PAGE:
Scenario planning for robust water supply infrastructure design

Gwendolyn J. Woods, Kerri Jean Ormerod, Christopher J. Bailey, Doosun Kang, Daniel R. Quintanar, Edward F. Curley, Kevin E. Lansey, Christopher A. Scott, Robert G. Arnold

Research output: Chapter in Book/Report/Conference proceedingConference contribution


In the southwestern U.S. and numerous semiarid areas of the world, reclaimed water forms a key component of regional water sustainability planning. Integrated planning of potable water, wastewater and reclaimed/recycled water infrastructures is highly beneficial in regional water sustainability planning that can lead to economic efficiency and increased water system robustness and reliability. Scenario planning is a strategic planning method organizations use to make flexible long-term plans by providing a structured account of a range of possible future transformations. Scenario planning within this framework identifies key uncertainties with respect to future planning and assesses the potential impacts of these uncertainties. Scenario planning for integrated water systems can identify infrastructure elements that are needed over a range of future conditions related to community growth, access to water sources, and public acceptance/rejection of indirect or direct potable reuse of reclaimed/recycled wastewater. Elements common to multiple futures can then be constructed to reduce the likelihood of overbuilding or under-building due to limited knowledge of anticipated future conditions. The primary elements of scenario planning include (i) identifying a decision or focal issue, (ii) identifying forces that drive critical decisions, (iii) ranking key forces by their degree of importance and level of uncertainty, (iv) identifying the most critical uncertainties, (v) building a set of scenarios (futures), (vi) describing the scenarios, (vii) creating scenario paths, and (viii) finding shared elements amongst scenarios. All are briefly described as is the application of the first five steps of the scenario planning procedure within a largely undeveloped (green-field) area situated in southern Pima County and southeastern Tucson, AZ. Limitations of scenario planning and generalizations that can be derived from the case study are discussed.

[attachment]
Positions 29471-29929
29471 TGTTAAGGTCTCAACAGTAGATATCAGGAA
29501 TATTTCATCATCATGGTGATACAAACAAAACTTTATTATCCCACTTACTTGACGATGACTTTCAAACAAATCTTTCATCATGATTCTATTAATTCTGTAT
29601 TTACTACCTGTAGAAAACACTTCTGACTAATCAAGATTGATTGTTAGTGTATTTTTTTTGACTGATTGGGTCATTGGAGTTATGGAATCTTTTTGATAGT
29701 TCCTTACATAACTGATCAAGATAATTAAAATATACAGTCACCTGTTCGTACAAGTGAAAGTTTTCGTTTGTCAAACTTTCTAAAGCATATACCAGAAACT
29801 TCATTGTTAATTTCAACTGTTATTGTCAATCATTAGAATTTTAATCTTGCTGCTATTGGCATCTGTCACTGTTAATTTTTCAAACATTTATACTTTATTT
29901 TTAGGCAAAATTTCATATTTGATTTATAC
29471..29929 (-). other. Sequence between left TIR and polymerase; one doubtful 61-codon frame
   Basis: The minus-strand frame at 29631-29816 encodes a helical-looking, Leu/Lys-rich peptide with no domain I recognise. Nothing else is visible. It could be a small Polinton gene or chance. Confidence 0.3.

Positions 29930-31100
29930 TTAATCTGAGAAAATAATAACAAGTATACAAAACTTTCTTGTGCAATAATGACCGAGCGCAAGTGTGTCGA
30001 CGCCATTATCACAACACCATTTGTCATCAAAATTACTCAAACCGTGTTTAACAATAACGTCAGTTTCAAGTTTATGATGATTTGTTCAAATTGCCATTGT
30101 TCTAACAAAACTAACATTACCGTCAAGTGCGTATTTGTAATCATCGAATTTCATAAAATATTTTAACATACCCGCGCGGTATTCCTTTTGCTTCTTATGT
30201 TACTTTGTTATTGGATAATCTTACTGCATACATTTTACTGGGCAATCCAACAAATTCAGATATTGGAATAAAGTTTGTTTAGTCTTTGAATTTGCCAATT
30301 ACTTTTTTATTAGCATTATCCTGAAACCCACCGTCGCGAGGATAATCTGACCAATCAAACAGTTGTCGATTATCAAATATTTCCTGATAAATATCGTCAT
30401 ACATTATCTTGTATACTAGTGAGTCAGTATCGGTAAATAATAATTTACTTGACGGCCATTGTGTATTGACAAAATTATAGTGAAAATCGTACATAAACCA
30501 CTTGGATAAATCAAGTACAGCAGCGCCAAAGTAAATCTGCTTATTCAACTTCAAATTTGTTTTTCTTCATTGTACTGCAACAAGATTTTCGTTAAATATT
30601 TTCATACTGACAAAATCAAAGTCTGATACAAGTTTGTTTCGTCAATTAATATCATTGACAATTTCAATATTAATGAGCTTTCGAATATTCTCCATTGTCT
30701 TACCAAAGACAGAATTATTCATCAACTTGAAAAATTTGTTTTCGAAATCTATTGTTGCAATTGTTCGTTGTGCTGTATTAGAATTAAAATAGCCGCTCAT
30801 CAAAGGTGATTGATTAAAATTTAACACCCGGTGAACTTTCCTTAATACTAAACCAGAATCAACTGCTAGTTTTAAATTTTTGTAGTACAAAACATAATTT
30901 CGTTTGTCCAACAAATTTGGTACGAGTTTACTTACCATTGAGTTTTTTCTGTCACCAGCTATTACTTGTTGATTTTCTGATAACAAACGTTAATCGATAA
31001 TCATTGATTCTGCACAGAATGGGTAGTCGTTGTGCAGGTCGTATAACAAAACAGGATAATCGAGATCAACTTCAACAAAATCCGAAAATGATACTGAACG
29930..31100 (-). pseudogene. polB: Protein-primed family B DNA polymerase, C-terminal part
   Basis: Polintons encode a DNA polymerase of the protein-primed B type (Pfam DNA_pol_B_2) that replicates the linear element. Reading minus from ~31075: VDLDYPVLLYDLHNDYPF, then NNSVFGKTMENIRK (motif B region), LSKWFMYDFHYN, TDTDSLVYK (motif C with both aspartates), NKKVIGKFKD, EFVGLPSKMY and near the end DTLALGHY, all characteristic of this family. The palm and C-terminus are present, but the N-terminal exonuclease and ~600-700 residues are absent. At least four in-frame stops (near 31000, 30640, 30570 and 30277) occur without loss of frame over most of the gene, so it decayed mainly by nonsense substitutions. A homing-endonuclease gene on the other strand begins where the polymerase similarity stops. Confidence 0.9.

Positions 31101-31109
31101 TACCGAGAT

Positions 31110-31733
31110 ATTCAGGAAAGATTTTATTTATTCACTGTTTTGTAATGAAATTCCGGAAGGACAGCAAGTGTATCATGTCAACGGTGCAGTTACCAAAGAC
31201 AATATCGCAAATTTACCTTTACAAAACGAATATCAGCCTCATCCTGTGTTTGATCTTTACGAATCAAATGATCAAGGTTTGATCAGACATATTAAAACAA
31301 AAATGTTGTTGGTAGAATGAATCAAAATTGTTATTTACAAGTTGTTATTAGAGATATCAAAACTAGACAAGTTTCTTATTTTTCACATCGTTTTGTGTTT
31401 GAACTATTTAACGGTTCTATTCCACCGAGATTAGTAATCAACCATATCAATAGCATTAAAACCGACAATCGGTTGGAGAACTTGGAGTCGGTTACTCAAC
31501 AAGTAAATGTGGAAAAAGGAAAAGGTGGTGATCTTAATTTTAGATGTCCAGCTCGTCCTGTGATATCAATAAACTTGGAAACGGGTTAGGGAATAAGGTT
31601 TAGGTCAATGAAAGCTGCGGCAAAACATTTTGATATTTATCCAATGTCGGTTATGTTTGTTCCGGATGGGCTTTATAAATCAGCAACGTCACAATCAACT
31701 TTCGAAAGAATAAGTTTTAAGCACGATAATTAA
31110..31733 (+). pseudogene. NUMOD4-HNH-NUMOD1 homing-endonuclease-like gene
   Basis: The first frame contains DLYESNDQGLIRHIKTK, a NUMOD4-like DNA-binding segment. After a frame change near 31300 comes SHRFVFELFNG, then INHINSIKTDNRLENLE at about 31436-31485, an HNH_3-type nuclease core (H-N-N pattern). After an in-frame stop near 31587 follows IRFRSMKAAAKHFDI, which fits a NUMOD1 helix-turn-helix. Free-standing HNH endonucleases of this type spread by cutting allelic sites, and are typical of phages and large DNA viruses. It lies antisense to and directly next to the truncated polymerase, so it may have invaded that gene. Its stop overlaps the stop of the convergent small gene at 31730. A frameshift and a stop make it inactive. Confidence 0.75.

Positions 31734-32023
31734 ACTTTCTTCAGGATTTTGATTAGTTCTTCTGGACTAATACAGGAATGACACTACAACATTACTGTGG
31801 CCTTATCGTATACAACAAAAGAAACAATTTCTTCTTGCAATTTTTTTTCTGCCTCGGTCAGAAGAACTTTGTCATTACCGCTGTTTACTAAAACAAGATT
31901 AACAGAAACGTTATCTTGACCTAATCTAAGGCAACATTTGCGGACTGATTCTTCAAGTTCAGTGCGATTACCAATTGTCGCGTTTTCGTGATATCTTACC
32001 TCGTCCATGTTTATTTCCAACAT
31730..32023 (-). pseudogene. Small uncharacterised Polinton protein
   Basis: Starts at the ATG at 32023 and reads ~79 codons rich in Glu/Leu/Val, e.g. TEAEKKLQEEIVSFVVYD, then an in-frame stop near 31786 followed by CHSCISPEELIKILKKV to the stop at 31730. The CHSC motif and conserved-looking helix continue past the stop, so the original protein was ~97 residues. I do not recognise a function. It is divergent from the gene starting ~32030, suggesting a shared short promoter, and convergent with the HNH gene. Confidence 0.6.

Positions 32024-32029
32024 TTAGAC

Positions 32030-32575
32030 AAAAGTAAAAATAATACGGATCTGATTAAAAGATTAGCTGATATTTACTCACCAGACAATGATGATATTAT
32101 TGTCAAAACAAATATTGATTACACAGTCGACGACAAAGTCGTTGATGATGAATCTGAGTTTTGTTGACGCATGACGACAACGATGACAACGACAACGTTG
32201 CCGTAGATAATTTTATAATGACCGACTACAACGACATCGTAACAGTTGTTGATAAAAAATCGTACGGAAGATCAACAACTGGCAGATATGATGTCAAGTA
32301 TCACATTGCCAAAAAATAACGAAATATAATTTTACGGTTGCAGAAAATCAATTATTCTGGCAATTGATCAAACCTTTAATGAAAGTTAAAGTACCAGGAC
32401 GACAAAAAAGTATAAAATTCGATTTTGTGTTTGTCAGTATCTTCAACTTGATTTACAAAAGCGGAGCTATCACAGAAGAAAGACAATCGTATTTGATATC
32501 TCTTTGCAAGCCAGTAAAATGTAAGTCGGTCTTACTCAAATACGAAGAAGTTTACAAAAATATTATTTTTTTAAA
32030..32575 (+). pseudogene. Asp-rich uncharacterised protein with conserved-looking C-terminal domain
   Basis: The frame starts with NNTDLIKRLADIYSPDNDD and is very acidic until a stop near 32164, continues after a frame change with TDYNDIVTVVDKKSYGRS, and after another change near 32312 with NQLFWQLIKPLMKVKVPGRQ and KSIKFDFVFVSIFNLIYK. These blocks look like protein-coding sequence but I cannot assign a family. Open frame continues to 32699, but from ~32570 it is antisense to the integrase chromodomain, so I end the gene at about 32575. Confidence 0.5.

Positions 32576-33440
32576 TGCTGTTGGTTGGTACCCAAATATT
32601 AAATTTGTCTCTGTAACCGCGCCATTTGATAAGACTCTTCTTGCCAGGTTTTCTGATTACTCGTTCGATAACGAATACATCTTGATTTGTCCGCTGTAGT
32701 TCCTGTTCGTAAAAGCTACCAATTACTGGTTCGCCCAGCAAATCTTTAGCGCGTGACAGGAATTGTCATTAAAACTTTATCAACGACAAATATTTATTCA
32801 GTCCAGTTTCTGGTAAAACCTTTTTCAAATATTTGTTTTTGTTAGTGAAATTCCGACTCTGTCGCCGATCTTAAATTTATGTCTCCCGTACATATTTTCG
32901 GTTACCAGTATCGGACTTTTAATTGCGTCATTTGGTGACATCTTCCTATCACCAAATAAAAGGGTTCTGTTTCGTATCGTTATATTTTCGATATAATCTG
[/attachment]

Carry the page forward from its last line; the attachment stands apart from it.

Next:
Original languageEnglish (US)
Title of host publicationWorld Environmental and Water Resources Congress 2012
Subtitle of host publicationCrossing Boundaries, Proceedings of the 2012 Congress
Number of pages8
StatePublished - 2012
EventWorld Environmental and Water Resources Congress 2012: Crossing Boundaries - Albuquerque, NM, United States
Duration: May 20 2012May 24 2012

Publication series

NameWorld Environmental and Water Resources Congress 2012: Crossing Boundaries, Proceedings of the 2012 Congress


OtherWorld Environmental and Water Resources Congress 2012: Crossing Boundaries
Country/TerritoryUnited States
CityAlbuquerque, NM

ASJC Scopus subject areas

  • Water Science and Technology


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